Racial Discourse In 8 Mile Essay

2483 words - 10 pages

The film 8 Mile, directed by Curtis Hanson, is the typical American story of struggle and the eventual overcoming of obstacles and evil. Upon closer look, the film is arguably a socioeconomic and racial discourse. It focuses on the ascension of Marshall Mathers into the rap industry, previously dominated by African-American males. Rabbit’s race, gender, and class, all contribute to his identity and the meaning of the film, as well as contributing to Eminem’s image. Several themes are defined through the movie’s underlying discourse of race and class: the commodification of black culture, racial opposition, “passing”, cross-cultural bonding, white heroism and white masculinity, the reversal of white privilege into a disadvantage, and essentially, the film in its entirety as a racially biased film.
Set in 1995, 8 Mile is the semi-autobiographical movie about Eminem’s, né Marshall Mathers, ascent into fame and the hip-hop scene, previously dominated by African-Americans. Jimmy is a high school graduate living in Warren, Michigan, working in a factory. He’s a white male with the aspirations of becoming a rapper. He lives with his mother, Stephanie, who has a younger and abusive boyfriend, and his little sister, Lily in a trailer. Throughout the movie, he has an unstable but sexual relationship with a girl named Alex, who he catches having sex with his friend, Wink (8 Mile). The Free World, the opposing, all-black gang that rules over the rap scene and the other side of 8 Mile Road, then recruits Wink and he joins them. Jimmy is jumped by The Free World and almost killed, and is harassed by them the entire film. In the final scenes, Jimmy vanquishes the dark Free World by winning his rap battles and proving his worth to the African-American community (8 Mile). Overall, the viewer gets the picture of a young man struggling. His enemies are clear: the black members of the underground rap club, the opposing gang with all-black members; the “Free World”, and his mother and Alex. The white male is surrounded by darkness.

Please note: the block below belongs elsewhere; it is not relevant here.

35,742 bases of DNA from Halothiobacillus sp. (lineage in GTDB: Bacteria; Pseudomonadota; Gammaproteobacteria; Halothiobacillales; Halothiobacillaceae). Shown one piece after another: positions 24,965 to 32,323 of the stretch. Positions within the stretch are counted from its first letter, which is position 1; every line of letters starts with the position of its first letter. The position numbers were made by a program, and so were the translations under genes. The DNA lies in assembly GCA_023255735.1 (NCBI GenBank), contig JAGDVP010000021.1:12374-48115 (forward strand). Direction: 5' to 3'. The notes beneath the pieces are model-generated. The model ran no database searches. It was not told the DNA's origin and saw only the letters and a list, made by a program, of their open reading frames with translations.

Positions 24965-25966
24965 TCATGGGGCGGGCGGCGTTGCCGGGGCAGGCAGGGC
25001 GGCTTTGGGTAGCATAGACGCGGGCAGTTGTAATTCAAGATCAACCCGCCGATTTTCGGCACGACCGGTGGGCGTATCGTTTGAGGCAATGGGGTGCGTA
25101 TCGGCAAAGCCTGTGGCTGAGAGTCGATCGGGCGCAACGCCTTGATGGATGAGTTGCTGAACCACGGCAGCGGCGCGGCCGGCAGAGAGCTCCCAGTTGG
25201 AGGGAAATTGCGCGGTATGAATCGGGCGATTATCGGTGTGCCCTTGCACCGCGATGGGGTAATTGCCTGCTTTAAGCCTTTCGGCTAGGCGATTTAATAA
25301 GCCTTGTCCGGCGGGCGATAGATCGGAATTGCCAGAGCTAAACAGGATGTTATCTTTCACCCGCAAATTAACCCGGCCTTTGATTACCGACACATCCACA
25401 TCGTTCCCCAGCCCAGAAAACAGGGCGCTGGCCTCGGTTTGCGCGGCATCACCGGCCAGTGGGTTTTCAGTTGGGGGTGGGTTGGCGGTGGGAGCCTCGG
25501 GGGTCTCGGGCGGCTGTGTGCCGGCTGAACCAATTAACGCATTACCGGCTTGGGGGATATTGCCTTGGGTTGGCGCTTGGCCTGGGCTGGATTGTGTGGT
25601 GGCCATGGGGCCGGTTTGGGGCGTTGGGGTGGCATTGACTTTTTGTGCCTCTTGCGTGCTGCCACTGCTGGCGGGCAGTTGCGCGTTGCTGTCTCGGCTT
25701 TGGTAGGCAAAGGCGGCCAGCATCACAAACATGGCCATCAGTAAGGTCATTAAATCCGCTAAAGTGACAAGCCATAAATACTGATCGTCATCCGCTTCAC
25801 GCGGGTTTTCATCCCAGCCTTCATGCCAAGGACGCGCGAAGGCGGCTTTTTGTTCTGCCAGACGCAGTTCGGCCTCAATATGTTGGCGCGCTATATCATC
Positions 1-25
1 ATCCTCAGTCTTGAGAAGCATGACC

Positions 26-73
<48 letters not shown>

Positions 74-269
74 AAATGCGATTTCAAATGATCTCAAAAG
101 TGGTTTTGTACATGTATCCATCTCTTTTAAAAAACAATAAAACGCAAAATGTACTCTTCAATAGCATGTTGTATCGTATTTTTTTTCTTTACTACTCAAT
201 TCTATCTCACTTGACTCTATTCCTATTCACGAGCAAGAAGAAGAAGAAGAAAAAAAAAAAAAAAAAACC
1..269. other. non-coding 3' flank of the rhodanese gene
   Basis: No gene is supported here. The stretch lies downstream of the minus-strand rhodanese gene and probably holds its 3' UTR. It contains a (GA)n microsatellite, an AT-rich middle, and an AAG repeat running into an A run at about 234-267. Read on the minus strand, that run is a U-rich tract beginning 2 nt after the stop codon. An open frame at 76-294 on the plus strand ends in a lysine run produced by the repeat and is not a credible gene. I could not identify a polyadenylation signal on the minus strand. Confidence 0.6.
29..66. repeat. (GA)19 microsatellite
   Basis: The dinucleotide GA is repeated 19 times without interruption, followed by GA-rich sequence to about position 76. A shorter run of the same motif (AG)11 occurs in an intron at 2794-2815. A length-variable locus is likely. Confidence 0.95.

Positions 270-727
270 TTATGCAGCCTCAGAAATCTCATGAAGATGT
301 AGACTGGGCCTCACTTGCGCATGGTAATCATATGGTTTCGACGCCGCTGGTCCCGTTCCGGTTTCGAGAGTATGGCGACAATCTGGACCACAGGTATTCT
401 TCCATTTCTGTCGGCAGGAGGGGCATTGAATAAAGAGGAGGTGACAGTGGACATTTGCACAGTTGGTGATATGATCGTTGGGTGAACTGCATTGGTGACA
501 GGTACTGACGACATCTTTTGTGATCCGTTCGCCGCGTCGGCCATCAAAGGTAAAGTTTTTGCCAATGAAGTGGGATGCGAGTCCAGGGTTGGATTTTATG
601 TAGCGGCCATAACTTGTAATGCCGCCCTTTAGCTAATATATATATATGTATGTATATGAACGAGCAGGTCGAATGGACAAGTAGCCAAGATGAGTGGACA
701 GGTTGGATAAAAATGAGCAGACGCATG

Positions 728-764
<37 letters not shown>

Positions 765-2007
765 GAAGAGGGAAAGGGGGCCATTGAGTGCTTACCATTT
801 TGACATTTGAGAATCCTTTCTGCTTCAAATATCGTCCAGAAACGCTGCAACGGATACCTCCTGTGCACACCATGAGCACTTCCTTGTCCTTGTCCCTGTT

From the beginning of the film, Jimmy “B-Rabbit” Smith’s whiteness is juxtaposed with the blackness around him. The film starts with a black screen before Eminem’s white face appears. Jimmy lives on the opposite side of 8 Mile Road, which separates him from the urban blacks, and makes him a privileged suburban white. His mission in this movie to cross that literal and psychological border (8 Mile Road) and become accepted as a rapper despite his skin color. It is argued that Rabbit’s character is a tourist who ventures into black culture, and on the way, masters their art and dominates their industry (Jennings 2008). Therefore, Eminem, and the director Curtis Hutton, white people writing about an African-American dominated industry, have now commodified the culture (Jennings 2008). This translates to Eminem’s career and his success in the industry. But Eminem’s success is ultimately due to his ability to encompass the characteristics...

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